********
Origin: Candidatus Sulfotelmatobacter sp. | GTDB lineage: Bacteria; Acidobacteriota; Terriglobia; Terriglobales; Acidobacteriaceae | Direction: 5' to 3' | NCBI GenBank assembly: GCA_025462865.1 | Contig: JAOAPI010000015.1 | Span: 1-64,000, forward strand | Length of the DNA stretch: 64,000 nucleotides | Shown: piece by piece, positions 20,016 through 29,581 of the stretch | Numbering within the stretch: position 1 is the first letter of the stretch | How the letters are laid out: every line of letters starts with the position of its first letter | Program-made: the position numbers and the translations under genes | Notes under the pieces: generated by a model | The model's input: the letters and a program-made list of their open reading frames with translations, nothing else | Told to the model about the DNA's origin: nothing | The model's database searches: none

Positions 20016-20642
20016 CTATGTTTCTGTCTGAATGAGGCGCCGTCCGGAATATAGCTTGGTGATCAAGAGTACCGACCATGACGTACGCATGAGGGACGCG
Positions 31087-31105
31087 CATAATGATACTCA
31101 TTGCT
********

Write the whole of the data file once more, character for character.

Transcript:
Origin: Candidatus Sulfotelmatobacter sp. | GTDB lineage: Bacteria; Acidobacteriota; Terriglobia; Terriglobales; Acidobacteriaceae | Direction: 5' to 3' | NCBI GenBank assembly: GCA_025462865.1 | Contig: JAOAPI010000015.1 | Span: 1-64,000, forward strand | Length of the DNA stretch: 64,000 nucleotides | Shown: piece by piece, positions 20,016 through 29,581 of the stretch | Numbering within the stretch: position 1 is the first letter of the stretch | How the letters are laid out: every line of letters starts with the position of its first letter | Program-made: the position numbers and the translations under genes | Notes under the pieces: generated by a model | The model's input: the letters and a program-made list of their open reading frames with translations, nothing else | Told to the model about the DNA's origin: nothing | The model's database searches: none

Positions 20016-20642
20016 CTATGTTTCTGTCTGAATGAGGCGCCGTCCGGAATATAGCTTGGTGATCAAGAGTACCGACCATGACGTACGCATGAGGGACGCG
Positions 31087-31105
31087 CATAATGATACTCA
31101 TTGCT